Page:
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Soil-forming rates and processes on Quaternary moraines near Lago Buenos Aires, Argentina

Published online by Cambridge University Press:  20 January 2017

Daniel C. Douglass*
Department of Geology and Geophysics, University of Wisconsin, Madison, 1215 West Dayton Street, Madison, WI 53706, USA
James G. Bockheim
Department of Soil Science, University of Wisconsin, Madison, 1525 Observatory Drive, Madison, WI 53706-1299, USA
*Corresponding author.E-mail Douglass).


Thirty-four pedons on four moraine groups spanning the last 1 myr are used to investigate mechanisms and rates of soil development in Santa Cruz province, Argentina. All soils are coarse-loamy, mesic, Typic Haplocalcids or Calcic Haploxerolls occurring under short grass-shrub steppe, in a semi-arid climate. The dominant soil-forming processes are the accumulation of organic matter, carbonate, and clay-sized particles. Organic carbon accumulates rapidly in these soils, but significantly higher amounts in the oldest two moraine groups are likely the result of slight differences in soil-forming environment or grazing practices. Accumulation rates of carbonate and clay decrease with age, suggesting either decreased influx in the earliest part of the record or attainment of equilibrium between influx and loss. There are no changes in soil redness, and preservation of weatherable minerals in the oldest soils indicates there is little chemical weathering in this environment. Measured dust input explains the accumulation of both clay and carbonate. We present a carbonate cycling model that describes potential sources and calcium mobility in this environment. Calibration of rates of soil formation creates a powerful correlation tool for comparing other glacial deposits in Argentina to the well-dated moraines at Lago Buenos Aires.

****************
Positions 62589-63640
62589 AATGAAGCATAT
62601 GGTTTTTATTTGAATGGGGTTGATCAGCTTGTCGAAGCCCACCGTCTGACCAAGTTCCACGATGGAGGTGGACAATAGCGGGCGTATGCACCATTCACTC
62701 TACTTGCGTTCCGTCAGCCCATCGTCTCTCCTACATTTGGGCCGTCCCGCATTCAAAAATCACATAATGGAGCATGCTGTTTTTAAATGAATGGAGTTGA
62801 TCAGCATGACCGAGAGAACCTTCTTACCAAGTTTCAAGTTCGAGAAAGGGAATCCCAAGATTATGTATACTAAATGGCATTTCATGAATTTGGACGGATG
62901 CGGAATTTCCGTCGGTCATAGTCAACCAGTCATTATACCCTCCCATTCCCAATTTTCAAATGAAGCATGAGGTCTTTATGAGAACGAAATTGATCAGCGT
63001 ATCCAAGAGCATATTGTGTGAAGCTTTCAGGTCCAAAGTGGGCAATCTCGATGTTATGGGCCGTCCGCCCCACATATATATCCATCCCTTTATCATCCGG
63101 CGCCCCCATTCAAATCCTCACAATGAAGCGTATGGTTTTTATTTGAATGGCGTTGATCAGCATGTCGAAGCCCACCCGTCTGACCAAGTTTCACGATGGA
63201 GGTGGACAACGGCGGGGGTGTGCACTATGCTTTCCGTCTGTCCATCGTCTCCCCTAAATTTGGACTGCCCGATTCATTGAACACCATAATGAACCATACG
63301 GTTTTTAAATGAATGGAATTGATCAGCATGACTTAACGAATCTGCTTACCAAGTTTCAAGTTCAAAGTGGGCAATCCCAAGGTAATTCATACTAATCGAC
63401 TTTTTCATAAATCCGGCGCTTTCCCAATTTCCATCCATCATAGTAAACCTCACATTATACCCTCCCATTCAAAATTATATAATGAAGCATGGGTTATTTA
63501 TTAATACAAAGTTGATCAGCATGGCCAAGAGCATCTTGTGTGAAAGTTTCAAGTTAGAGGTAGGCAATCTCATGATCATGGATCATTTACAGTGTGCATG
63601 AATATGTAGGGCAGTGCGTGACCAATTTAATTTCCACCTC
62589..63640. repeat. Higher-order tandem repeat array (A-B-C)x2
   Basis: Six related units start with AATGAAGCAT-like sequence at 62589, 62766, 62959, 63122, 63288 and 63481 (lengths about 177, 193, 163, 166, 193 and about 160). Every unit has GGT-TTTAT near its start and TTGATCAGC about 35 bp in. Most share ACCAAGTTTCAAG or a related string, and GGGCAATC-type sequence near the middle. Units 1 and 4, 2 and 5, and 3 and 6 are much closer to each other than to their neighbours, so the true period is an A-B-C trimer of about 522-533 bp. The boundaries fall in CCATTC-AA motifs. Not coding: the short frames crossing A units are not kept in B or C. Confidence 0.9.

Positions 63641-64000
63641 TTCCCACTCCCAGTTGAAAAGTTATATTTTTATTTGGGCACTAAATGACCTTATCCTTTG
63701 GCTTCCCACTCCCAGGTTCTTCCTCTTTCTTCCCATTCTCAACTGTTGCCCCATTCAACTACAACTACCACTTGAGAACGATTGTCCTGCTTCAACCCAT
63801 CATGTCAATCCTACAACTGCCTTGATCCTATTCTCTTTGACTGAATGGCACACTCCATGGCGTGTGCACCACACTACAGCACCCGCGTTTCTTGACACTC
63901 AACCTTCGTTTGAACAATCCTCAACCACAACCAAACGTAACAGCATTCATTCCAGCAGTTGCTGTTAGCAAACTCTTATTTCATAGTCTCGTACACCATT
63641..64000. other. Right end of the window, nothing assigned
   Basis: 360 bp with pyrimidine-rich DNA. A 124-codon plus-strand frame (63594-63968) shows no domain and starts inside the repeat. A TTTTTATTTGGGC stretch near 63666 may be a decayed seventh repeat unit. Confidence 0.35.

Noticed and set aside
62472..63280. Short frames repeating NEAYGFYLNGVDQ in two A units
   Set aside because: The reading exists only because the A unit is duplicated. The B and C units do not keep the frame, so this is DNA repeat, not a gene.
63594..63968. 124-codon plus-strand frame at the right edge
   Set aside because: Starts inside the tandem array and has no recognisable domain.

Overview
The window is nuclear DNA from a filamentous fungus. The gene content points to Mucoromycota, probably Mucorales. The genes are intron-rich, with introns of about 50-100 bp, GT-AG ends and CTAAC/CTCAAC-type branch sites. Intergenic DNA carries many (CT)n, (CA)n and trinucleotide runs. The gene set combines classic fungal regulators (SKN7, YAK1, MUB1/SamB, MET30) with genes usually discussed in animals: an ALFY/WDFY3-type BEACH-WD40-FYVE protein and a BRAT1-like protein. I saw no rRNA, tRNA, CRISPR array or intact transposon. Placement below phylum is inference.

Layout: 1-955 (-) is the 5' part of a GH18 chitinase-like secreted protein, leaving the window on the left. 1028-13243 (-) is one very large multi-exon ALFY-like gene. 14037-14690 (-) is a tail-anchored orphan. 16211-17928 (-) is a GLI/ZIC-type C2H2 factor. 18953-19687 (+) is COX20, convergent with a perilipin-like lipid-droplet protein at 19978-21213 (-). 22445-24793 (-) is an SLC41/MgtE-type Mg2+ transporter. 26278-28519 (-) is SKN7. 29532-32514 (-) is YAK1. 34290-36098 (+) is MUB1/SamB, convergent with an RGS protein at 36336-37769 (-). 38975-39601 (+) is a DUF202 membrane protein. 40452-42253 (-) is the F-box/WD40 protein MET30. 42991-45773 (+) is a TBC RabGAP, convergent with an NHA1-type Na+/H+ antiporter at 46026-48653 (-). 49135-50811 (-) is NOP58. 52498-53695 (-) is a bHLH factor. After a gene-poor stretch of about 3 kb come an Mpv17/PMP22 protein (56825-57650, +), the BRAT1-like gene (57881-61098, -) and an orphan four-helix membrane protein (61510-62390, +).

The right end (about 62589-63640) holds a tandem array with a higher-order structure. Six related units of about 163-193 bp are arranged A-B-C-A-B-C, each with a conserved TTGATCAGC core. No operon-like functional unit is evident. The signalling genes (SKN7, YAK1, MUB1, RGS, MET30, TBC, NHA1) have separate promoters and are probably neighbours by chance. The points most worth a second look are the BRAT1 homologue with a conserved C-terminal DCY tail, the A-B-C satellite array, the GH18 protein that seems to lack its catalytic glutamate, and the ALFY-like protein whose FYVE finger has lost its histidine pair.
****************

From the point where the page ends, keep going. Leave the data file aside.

Original Articles
University of Washington

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